The amended act provides for the government to conduct an enquiry before renewing the certificate related to whether the criteria provided in Section 12(4) of the Act have been satisfied. The criteria include that the person is making an application is not fictitious or has not been convicted for creating any tension or disharmony or have been interest in such activities through inducement directly or indirectly or has not been found guilty for misutilisation of the funds in any matter whatsoever.
Reduction in use of foreign contribution for administrative purposes
Rule 5 of FCRA Rules, 2011 provided for a limit of utilisation of administrative expense that was 50%. However, that revised limit provided for 20%.
Production of limits from 50 % to 20% in administrative expenditure may turn out to be a challenge for many private sector organisations as administrative expense according to Rule 5 of FCRA Rules, 2011 includes cost of accounting, cost of writing, filing reports, payment of salaries and wages of members. The only objective of capping administrative expenditure from 50 % to 20% was to ensure that the funds from foreign contributions are utilised only for the purpose of the main objective and nothing else.
In this table substitution of an already existing section which is Section 17 which provided that if any foreign contribution is received it must be received only e in an account which is designated by the bank as an FCRA account in the State Bank of India New Delhi branch has been notified by the central government. The funds received other than foreign contribution in this account will not be accepted.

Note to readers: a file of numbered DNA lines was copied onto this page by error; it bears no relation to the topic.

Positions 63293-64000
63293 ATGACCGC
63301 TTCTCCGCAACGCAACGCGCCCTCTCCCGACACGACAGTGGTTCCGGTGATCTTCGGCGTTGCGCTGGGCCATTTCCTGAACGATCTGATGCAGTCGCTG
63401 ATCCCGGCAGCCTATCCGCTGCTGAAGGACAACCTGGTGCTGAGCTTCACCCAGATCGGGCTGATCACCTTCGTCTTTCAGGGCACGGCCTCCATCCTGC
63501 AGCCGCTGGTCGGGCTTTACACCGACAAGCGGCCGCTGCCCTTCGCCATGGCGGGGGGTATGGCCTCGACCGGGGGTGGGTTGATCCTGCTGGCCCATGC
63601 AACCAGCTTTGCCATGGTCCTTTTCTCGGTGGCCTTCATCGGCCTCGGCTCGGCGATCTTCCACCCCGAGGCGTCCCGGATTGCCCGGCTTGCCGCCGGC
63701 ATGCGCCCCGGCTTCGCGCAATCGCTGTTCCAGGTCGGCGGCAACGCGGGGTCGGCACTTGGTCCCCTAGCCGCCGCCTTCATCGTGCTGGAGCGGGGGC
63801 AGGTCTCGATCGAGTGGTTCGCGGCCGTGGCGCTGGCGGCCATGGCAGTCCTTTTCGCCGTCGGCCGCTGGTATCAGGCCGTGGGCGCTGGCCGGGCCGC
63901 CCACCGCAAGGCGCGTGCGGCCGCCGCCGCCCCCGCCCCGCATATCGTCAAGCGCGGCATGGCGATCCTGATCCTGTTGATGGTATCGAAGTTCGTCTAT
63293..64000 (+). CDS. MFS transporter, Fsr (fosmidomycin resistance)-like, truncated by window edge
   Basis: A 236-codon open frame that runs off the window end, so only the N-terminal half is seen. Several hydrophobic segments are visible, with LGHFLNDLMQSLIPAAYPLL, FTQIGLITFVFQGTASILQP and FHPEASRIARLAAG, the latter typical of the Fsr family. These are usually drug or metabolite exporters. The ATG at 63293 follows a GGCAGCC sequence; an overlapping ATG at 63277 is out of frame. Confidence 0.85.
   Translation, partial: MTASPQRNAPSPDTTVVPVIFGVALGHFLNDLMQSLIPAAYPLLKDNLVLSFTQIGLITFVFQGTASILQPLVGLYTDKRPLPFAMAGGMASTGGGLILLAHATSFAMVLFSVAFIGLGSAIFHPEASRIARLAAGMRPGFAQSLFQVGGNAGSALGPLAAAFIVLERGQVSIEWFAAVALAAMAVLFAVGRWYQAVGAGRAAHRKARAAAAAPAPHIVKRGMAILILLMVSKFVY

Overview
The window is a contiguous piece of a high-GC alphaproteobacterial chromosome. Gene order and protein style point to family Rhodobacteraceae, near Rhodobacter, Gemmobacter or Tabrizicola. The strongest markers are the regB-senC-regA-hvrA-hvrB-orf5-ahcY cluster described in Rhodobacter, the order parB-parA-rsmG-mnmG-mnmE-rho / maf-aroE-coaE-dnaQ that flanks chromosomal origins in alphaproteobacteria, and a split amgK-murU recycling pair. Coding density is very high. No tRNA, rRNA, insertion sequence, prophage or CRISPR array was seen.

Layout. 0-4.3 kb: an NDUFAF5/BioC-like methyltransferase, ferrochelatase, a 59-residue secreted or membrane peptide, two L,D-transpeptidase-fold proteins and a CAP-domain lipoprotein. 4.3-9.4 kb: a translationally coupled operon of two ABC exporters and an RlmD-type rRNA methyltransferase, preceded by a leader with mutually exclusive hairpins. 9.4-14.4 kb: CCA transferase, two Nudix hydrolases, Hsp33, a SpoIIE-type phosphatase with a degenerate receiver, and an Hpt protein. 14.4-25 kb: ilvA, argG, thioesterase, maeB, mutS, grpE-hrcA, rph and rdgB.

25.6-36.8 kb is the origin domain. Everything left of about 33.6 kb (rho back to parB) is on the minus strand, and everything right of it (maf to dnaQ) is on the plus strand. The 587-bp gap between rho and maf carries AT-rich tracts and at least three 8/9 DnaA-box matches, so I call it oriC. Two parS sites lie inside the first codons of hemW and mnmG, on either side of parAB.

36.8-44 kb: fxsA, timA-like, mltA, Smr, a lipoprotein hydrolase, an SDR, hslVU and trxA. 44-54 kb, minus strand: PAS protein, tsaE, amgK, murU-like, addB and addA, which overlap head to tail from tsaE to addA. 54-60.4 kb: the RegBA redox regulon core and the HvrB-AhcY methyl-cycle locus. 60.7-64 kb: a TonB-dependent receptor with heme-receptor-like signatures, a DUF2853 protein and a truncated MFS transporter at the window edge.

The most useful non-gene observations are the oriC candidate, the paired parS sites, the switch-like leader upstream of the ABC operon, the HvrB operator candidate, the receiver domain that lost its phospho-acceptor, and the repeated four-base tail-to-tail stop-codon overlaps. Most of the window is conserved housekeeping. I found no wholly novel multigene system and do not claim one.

In order to bring more transparency for the receipt of foreign contribution and utilisation of it in India, Section 17 was introduced by the government.
The inflow of funds to designated bank account in a Central Bank of India branch New Delhi will help the government to be in a position to keep an eye on the movement of funds. Even though the centralisation of funds has advantages but it also has to face many challenges such as practically difficult to open a bank account in a particular State(Delhi) to receive all the foreign contributions belonging to other states.
Suspension of registration
There was an amendment in Section 13 of the Act which earlier stated 180 days period but the revised period is additional 180 days.
Surrender of certificate
There was an insertion of a new section which is Section 14(a) which provided that if any request exist then the central government may give permission to a person to surrender their registration certificate and such permission can only be granted if after an enquiry the central government is satisfied that the person has not contravene any of the provisions of the act and the management of the assets and foreign contribution has been given in the manner prescribed by the government.
With the introduction of the FCRA Amendment Act, there is a hope that the Government of India will soon bring changes in the FCRA rules as well so that it can tackle the observations that have been highlighted by many industries and reduce the level of difficulties in the implementation of FCRA Amendment Act, 2020.